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Clinton Hails Fallen Gov. Carnahan

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October 21, 2000 

  

JEFFERSON CITY, Mo. (AP) -- Missourians remembered Mel Carnahan, the governor who died while seeking the Senate seat once held by Harry Truman, with emotional ceremonies that drew mourners by the thousands.


President Clinton and first lady Hillary Rodham Clinton were among the mourners who marched solemnly in a procession around the Missouri Capitol.


"He was a leader in the very best way,'' said Clinton, who entered the White House in the same 1992 election when Carnahan won the governor's office. "Yes, he was a leader like Harry Truman. He spoke the plain truth.''


"I loved the guy, and anybody who thinks he was dull never looked him straight in the eye, because he had steel and passion and fire, and I think he rather enjoyed being underestimated by the people who disagreed with him,'' Clinton told the crowd.


Carnahan died in a plane crash Monday night along with his oldest son, Roger Carnahan, and longtime campaign aide Chris Sifford. The three were headed to a campaign event when the aircraft went down in rain and fog near St. Louis shortly after takeoff.


Father and son will be buried Saturday in the family plot in Ellsinore in southeast Missouri; services and burial for Sifford will be Sunday.


Carnahan's daughter, Robin, recalled her father's admonition on cold winter mornings about keeping wood on the fire. "Dad, I promise we won't let the fire go out,'' she said, her voice wavering slightly.


Before the service, a riderless black horse with its boots backward in the stirrups, symbol of a fallen warrior, joined the processional from the Governor's Mansion to the Capitol grounds.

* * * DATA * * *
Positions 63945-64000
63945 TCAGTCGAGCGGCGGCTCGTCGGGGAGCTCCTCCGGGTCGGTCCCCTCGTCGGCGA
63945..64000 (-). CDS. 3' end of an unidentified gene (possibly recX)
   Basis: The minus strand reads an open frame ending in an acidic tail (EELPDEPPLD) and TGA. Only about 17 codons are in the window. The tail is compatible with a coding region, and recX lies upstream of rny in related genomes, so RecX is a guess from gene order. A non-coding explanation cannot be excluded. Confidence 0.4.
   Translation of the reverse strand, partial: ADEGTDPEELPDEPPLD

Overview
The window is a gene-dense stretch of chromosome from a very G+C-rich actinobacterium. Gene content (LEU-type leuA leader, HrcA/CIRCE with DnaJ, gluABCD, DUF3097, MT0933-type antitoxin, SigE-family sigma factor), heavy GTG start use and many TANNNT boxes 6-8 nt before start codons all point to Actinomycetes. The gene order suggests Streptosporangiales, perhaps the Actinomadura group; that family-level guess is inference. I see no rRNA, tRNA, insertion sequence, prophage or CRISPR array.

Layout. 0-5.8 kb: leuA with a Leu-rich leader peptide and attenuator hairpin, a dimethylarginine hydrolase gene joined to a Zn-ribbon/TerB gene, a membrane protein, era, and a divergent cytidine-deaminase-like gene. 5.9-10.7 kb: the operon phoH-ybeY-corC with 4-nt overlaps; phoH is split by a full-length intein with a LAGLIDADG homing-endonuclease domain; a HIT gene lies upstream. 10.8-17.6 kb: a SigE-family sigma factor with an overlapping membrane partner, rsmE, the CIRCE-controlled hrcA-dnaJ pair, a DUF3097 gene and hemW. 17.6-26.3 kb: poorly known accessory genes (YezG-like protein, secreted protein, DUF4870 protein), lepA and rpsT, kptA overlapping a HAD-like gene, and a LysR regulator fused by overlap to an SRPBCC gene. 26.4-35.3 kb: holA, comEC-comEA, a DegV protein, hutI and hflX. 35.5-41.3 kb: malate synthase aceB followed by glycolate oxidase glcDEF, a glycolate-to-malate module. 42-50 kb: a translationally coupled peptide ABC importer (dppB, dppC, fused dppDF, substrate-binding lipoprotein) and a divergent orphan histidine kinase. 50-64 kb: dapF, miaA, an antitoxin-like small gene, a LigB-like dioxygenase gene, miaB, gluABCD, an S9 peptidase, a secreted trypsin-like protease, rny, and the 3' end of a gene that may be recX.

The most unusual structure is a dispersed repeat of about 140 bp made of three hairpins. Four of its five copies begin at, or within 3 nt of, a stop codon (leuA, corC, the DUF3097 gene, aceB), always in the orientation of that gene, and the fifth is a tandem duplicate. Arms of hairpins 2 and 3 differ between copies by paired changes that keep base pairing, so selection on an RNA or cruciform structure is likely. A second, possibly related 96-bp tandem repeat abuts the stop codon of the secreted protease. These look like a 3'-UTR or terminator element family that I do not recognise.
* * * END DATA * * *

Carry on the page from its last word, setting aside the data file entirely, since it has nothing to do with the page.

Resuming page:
Carnahan's widow, Jean, linked hands with Robin, sons Russ and Tom, daughter-in-law Debra and grandsons Austin and Andrew.


Behind the family were the Clintons, Vice President Al Gore and his wife, Tipper, and new Gov. Roger Wilson and his wife, Pat.


The procession halted at 11:11 a.m. on the south side of the Capitol. As the St. Louis Symphony String Quartet played "Danny Boy.''


As the service ended and the casket was returned by caisson to the Governor's Mansion, the Jefferson City First Baptist Church children's choir sang "Jesus Loves Me.'' Many in the audience cried.


There were full military honors for Carnahan, an Air Force veteran and Missouri's commander in chief, including the National Guard's rumbling cannon salute, the playing of "Taps'' and a lone bagpiper's wail of "Amazing Grace.''


Four F-15s flew in a "V'' formation over the Capitol, then one peeled away, representing the missing man.


Carnahan had been battling Republican Sen. John Ashcroft in one of the nation's tightest Senate races. Carnahan's name will stay on the Nov. 7 ballot because the deadline to change it has passed. If Carnahan receives the most votes, Wilson can appoint a replacement to serve until the next general election, in November 2002.


On the Net


Governor's office: http://www.gov.state.mo.us



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